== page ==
One of Canada’s biggest banks isn’t sold on a quick recovery for real estate prices. The Teranet-National Bank of Canada HPI (TNB HPI) just reported home prices made the largest annual drop on record in March. The economist that prepared the report warns home sales are still too weak to call for a recovery in the market. They also don’t see sales picking up much for the rest of the year, adding further doubt of a quick turnaround.
Canadian Real Estate Prices Fell In Most Major Markets
Canadian real estate prices increased in the raw data, but the bank chalks it up to seasonality. The national HPI, composed of the 11 largest markets, increased 0.5% in March, marking the first increase in the past 10 months. Adjusting for seasonality, prices fell 0.8% over the same period, said Daren King, the economist at National Bank that prepared the report.
The TNB HPI generated a very different result from what you may have seen from CREA. The difference is due to how and when the two organizations measure their data. CREA uses MLS list closing data, so it’s much faster to get a response. The trade off is it’s missing all non-MLS sales and includes sales that don’t necessarily close.
The TNB HPI uses land registry data, which makes sense, since it’s co-created by Teranet. This results in a much more comprehensive data set, which you may have noticed tends to be less volatile. It takes about 60-90 days normally for a property to go from closed to registering the transfer, meaning this data is a little older. The trade off is that no deals that “fell through” are included, leading to higher precision.
Both are great and generally tell a similar story, but there are times when it conflicts. This is one of those times, where the market is more volatile than usual and financing hurdles are bigger than before.
Canadian Real Estate Prices Made The Fastest Drop On Record
Canadian home prices made the fastest decline in the history of the index. Compared to the same month last year, prices are 6.9% down in March. It’s just a little bigger than the drop observed during the 2008-2009 Financial Crisis. The data only goes back to 1999, so the bank’s statement may sound a little worse than it is. We have yet to see a 90s-style pullback when it comes to home prices.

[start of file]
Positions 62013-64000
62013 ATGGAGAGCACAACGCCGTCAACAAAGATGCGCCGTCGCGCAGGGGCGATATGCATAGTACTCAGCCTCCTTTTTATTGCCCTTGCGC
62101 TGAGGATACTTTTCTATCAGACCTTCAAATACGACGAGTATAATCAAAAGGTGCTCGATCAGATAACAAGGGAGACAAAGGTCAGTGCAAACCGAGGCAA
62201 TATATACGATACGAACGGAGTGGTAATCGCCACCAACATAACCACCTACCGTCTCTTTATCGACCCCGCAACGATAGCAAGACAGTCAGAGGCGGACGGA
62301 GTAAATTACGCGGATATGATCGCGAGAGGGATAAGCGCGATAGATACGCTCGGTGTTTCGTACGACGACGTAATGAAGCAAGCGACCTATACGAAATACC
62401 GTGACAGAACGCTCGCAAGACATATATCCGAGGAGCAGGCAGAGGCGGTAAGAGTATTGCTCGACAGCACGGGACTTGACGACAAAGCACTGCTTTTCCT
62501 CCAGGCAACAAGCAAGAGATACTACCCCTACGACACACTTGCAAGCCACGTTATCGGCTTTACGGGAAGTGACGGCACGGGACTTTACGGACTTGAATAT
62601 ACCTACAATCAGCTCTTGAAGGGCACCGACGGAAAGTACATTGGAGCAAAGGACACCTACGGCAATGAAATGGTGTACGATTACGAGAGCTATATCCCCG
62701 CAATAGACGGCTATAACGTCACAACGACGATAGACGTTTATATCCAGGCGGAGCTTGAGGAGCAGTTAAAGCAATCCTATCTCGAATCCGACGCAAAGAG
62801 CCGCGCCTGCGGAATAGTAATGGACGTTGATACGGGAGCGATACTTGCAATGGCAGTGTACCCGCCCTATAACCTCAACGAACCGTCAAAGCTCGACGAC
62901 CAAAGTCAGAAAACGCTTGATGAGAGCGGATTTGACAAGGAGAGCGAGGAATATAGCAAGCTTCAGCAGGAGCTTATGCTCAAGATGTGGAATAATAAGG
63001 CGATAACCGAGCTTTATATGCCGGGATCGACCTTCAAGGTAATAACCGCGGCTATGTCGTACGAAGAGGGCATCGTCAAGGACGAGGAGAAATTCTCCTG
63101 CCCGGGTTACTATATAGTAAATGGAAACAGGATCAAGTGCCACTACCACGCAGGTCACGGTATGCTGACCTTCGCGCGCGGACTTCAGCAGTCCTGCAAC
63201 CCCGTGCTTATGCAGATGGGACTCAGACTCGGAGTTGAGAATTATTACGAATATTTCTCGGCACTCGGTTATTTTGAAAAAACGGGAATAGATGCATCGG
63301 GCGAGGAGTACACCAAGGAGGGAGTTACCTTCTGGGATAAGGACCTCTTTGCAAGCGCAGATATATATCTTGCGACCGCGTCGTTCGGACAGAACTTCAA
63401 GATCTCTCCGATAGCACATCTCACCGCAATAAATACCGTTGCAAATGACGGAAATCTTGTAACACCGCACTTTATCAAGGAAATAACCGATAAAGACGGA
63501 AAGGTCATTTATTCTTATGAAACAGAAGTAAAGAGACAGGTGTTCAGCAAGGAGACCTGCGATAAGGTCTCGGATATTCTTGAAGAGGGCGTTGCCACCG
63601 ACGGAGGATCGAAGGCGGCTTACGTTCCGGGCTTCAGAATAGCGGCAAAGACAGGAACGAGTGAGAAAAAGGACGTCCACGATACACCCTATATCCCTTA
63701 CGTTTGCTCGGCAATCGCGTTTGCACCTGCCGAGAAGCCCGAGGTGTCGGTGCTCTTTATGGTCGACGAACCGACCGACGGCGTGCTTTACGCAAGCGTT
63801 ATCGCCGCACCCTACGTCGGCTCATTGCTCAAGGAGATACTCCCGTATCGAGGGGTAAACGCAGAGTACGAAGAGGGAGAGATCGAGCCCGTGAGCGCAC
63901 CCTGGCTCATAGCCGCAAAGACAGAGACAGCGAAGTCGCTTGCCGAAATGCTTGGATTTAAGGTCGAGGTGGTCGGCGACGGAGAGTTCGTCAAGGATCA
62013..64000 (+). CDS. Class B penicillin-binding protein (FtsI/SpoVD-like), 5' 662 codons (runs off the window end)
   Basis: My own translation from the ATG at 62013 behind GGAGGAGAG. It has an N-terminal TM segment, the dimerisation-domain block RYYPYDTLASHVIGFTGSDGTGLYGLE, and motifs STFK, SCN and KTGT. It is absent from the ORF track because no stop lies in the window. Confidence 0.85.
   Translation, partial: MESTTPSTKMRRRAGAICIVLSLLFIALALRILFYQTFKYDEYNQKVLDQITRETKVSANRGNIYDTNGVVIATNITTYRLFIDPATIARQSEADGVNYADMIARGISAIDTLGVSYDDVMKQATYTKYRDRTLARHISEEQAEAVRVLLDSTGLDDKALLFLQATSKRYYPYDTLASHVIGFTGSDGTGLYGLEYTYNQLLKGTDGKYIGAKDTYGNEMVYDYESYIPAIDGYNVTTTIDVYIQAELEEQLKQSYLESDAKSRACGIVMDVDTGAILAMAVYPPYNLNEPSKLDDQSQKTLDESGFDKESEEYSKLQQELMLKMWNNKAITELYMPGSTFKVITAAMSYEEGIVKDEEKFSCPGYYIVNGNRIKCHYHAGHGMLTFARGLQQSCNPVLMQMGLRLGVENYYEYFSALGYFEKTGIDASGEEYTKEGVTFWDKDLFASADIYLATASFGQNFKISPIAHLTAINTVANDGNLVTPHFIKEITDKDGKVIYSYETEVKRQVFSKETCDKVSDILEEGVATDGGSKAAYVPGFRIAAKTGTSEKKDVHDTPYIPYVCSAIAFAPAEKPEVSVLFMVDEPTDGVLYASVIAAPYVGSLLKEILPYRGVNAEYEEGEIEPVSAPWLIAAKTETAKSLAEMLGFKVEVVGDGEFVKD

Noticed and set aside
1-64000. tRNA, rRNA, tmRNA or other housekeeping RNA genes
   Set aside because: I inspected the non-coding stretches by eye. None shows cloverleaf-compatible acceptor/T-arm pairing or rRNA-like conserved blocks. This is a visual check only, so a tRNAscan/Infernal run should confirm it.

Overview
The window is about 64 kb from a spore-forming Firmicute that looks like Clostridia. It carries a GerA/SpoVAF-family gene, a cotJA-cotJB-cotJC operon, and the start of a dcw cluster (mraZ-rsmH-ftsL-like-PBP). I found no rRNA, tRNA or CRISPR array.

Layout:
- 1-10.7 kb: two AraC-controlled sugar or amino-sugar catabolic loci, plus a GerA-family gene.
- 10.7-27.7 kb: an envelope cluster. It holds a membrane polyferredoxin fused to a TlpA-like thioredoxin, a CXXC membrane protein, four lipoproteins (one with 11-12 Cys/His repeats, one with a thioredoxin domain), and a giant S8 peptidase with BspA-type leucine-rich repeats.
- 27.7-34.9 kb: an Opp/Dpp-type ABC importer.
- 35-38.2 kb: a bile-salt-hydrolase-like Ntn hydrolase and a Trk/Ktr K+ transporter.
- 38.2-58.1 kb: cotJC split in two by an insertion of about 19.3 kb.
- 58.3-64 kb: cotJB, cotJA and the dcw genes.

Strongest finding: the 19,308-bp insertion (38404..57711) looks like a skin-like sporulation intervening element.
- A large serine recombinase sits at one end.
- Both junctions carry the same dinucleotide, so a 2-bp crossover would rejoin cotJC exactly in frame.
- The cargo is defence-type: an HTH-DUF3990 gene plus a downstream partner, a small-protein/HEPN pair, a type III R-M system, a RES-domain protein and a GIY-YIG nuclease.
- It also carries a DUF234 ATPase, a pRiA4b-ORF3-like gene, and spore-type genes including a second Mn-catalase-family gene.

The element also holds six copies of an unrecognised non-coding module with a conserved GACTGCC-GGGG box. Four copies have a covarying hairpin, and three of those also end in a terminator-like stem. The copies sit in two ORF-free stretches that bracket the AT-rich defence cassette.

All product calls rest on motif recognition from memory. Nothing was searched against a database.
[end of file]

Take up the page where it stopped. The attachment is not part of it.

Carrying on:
Canadian Real Estate Sales To Remain Slow, No Short-Term Bounce
A rising CREA benchmark price has dominated headlines, but weak sales question its validity. Low inventory markets tend to result in more abrupt price movements, not necessarily in line with the general market’s acceptance of that price. Consequently, National Bank isn’t sold on the bear market being over.
“Despite signs of stabilization, the level of sales in Canada remains very low on a historical basis and has declined by 39.5% since the start of the monetary tightening,” said King.
Cheaper fixed term rates have appeared, but financial markets don’t see easy money soon.
“As we expect the Bank of Canada to keep its policy rate at its current restrictive level for most of 2023, the outlook for a recovery in the housing market remains limited. As a result, sales are expected to remain below their historical average in the coming months and it is still too early to interpret recent increases in sales as a rebound in the housing market.”